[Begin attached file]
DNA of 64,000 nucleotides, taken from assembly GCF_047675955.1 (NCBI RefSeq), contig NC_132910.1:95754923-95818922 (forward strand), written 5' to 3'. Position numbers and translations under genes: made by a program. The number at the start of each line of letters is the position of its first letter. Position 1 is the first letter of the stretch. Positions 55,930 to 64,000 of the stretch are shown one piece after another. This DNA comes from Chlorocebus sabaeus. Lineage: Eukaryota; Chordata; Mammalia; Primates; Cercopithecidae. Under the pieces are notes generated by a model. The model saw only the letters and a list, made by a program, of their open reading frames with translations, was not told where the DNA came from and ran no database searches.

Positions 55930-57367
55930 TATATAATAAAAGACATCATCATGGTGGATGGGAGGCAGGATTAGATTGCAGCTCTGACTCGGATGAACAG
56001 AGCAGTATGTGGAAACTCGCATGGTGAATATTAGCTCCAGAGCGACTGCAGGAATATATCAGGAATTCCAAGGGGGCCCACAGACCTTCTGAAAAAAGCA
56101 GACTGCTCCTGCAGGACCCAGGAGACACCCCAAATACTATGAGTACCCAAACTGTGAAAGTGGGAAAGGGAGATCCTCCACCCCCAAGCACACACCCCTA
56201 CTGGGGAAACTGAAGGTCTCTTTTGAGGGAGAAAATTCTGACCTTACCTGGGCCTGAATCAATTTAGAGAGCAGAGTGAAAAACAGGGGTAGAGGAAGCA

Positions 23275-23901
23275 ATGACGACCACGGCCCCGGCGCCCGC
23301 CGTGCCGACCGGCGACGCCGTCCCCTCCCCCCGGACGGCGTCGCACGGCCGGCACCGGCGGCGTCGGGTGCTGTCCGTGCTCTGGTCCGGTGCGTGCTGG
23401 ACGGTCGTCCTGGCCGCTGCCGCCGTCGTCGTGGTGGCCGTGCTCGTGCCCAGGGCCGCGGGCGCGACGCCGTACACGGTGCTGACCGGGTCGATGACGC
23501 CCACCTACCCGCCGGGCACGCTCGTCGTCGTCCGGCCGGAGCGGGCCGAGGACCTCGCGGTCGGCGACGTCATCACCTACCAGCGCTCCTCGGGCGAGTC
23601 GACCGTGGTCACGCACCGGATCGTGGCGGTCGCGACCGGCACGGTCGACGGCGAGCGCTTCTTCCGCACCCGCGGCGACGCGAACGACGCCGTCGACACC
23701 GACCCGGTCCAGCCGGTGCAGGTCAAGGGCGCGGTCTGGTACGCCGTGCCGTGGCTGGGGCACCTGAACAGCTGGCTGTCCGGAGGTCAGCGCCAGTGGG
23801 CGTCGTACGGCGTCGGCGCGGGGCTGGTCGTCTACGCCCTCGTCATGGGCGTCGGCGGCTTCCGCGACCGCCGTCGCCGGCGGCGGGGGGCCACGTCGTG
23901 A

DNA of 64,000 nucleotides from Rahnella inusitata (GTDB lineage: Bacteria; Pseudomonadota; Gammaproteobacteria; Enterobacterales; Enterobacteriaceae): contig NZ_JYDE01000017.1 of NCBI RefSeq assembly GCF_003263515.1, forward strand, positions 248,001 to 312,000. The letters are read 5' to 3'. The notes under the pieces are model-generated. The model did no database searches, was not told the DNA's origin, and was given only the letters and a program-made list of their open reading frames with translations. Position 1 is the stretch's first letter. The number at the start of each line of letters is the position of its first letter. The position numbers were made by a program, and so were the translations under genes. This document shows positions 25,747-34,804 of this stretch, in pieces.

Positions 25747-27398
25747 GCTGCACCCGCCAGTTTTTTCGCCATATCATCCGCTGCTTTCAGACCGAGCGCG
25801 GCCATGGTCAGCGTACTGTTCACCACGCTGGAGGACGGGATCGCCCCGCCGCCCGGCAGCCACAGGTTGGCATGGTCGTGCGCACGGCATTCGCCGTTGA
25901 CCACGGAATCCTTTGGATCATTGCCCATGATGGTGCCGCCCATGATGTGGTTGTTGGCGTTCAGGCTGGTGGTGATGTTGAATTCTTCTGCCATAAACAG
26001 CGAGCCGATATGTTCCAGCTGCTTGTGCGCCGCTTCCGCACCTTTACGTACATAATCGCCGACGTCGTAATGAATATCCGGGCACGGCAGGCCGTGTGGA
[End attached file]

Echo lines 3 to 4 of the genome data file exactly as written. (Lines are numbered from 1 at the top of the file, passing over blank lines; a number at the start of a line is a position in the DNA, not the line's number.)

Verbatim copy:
55930 TATATAATAAAAGACATCATCATGGTGGATGGGAGGCAGGATTAGATTGCAGCTCTGACTCGGATGAACAG
56001 AGCAGTATGTGGAAACTCGCATGGTGAATATTAGCTCCAGAGCGACTGCAGGAATATATCAGGAATTCCAAGGGGGCCCACAGACCTTCTGAAAAAAGCA